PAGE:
Stratasys LPM technology marries additive manufacturing, short-run metal parts production

Stratasys LPM technology marries additive manufacturing, short-run metal parts production

Stratasys seeks to help industry pioneer new era in 3D-printed production metal parts with proprietary Layered Powder Metallurgy (LPM) technology, aimed at production-grade metal parts for low-to-mid volumes.
Stratasys (Nasdaq:SSYS) in Eden Prairie, Minnesota, is developing a new additive manufacturing (AM) platform for short-run metal applications based on Stratasys’ Layered Powder Metallurgy (LPM) technology, designed to make production of metal parts faster, easier, and more cost-effective, with the goal of helping customers pioneer a new era in additive manufacturing for production-grade metal parts, officials say.
 
The advanced platform combines the value of additive manufacturing with short-run metal parts production, and is intended to disrupt conventional manufacturing approaches – driving improved efficiency and cost savings using standard powder metallurgy (PM) alloys, mechanical properties with high accuracy and controlled shrinkage, and fast throughput.

Stratasys' advanced metals platform combines the power of additive manufacturing with short-run metals parts production. (Photo: Business Wire)
Stratasys' advanced metals platform combines the power of additive manufacturing with short-run metals parts production. (Photo: Business Wire)
 
“Current approaches to 3D printing metal parts leave a lot to be desired – including slow postprocessing, painstakingly intricate support removal, and hours of matching and grinding,” Rafie Grinvald, director of product marketing and management at Stratasys. Combined with the high cost of AM powders, this means each part is expensive, with a total cost of ownership that is too hard to justify.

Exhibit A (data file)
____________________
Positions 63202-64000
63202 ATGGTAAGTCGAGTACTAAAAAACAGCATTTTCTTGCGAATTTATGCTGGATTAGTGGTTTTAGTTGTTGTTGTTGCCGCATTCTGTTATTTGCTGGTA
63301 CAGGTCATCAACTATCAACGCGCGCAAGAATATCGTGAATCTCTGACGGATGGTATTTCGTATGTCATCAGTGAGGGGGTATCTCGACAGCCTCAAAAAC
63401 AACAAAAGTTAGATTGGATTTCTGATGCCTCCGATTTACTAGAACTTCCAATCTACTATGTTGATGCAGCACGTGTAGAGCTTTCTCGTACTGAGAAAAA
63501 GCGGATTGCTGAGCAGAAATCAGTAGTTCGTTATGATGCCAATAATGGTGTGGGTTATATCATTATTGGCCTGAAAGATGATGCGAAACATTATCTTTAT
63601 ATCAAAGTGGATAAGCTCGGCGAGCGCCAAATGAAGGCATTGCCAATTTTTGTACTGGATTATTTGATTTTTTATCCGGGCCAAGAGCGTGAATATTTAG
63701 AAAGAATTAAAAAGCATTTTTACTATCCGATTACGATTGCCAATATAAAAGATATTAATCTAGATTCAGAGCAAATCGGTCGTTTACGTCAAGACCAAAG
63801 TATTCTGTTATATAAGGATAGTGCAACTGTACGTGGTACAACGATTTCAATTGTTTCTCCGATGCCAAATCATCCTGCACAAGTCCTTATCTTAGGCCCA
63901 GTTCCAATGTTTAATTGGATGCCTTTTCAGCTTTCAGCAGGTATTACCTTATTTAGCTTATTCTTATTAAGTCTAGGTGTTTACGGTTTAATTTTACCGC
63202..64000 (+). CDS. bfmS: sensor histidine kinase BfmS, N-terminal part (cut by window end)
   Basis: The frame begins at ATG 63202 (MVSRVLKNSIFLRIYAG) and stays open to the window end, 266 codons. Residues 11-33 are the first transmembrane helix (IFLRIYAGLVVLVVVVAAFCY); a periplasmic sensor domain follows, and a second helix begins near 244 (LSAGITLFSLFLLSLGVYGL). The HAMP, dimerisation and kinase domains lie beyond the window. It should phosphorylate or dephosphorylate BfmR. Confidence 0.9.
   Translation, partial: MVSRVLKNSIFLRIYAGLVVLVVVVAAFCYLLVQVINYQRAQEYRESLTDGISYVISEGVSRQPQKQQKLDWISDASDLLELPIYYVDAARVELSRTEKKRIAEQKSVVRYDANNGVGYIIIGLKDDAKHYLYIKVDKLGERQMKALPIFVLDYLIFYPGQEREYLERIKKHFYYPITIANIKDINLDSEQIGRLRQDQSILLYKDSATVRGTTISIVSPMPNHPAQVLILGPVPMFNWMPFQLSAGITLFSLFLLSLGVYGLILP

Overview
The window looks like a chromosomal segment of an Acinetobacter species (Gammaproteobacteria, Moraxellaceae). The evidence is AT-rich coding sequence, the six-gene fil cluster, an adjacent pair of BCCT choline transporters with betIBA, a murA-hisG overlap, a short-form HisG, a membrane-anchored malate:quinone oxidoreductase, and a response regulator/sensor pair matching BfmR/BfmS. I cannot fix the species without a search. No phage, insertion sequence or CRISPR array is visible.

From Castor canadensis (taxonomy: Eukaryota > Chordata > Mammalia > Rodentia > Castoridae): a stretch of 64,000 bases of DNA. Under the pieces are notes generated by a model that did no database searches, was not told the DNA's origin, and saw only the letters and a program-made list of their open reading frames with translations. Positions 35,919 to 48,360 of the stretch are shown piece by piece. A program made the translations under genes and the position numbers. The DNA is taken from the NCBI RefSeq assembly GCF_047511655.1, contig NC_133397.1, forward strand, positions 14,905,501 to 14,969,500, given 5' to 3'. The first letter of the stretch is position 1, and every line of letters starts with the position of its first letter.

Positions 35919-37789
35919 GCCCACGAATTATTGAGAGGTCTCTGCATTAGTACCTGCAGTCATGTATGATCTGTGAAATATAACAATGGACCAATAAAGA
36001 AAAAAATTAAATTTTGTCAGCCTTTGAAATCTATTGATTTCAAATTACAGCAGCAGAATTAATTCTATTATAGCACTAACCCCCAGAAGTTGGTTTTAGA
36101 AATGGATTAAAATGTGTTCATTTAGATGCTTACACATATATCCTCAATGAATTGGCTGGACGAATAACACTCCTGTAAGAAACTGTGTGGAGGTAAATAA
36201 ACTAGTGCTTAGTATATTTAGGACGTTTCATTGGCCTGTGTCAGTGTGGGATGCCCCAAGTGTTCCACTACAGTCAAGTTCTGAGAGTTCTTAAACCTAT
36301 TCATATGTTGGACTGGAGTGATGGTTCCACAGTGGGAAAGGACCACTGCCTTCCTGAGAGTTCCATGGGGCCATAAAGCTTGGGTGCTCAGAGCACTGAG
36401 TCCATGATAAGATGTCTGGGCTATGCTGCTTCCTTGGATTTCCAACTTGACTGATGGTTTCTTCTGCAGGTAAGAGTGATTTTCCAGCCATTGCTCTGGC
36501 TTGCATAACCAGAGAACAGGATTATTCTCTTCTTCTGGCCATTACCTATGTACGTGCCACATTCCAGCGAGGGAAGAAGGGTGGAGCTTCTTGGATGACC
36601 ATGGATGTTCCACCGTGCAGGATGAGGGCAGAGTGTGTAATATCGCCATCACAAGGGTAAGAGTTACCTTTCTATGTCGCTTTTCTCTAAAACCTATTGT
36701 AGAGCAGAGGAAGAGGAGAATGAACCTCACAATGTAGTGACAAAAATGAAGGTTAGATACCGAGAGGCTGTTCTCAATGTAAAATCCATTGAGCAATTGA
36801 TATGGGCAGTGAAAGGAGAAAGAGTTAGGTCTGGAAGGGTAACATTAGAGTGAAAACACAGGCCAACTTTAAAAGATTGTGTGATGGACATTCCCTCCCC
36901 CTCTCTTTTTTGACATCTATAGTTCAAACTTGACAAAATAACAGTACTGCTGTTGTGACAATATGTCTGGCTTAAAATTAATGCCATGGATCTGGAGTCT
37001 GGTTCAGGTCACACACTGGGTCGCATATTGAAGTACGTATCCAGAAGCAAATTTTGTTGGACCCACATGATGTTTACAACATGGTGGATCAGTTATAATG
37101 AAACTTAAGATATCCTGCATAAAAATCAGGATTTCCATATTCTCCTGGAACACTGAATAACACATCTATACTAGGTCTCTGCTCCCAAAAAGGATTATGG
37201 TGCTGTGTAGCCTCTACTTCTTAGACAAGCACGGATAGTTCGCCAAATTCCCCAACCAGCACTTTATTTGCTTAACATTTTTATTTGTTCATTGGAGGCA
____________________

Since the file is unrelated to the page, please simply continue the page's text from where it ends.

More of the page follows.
“Our new platform is being designed to transform the current metals additive manufacturing landscape – presenting a viable alternative to typical production methods – and helping customers dramatically reduce the costs of creating reliable, consistent production-grade, metal parts for short-run applications,” Grinvald adds.

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Stratasys’ LPM solution includes a three-step, additive manufacturing process combining traditional powder metallurgy, including aluminum powders, with Stratasys’ PolyJet inkjet technology. The process includes printing of boundaries with proprietary thermal ink, powder dispensing and spreading, and then compaction of the powder layer to achieve high-density and controllable shrinkage.
 
The system aims to directly address needs of aerospace, defense, and automotive customers who require production of pilot-series parts, small-batch manufacturing during product ramp-up and end-of-life, and customized, lightweight, complex parts.


 
Stratasys is a global provider of additive manufacturing/3D printing technology, and is the manufacturer of FDM and PolyJet 3D printers. The company’s technologies are used to create prototypes, manufacturing tools, and production parts for aerospace, automotive, healthcare, consumer products, and education industries. For 30 years, Stratasys products have helped manufacturers reduce product-development time, cost and time-to-market, as well as reduce or eliminate tooling costs and improve product quality, officials say. The Stratasys 3D printing ecosystem of solutions includes: 3D printers, materials, software, services, and on-demand parts production. 
 
Rafie Grinvald, director of product marketing and management at Stratasys.
 

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Courtney E. Howard is editorial director and content strategist at SAE International, Aerospace Products Group. Contact her by e-mail at courtney.howard@sae.org
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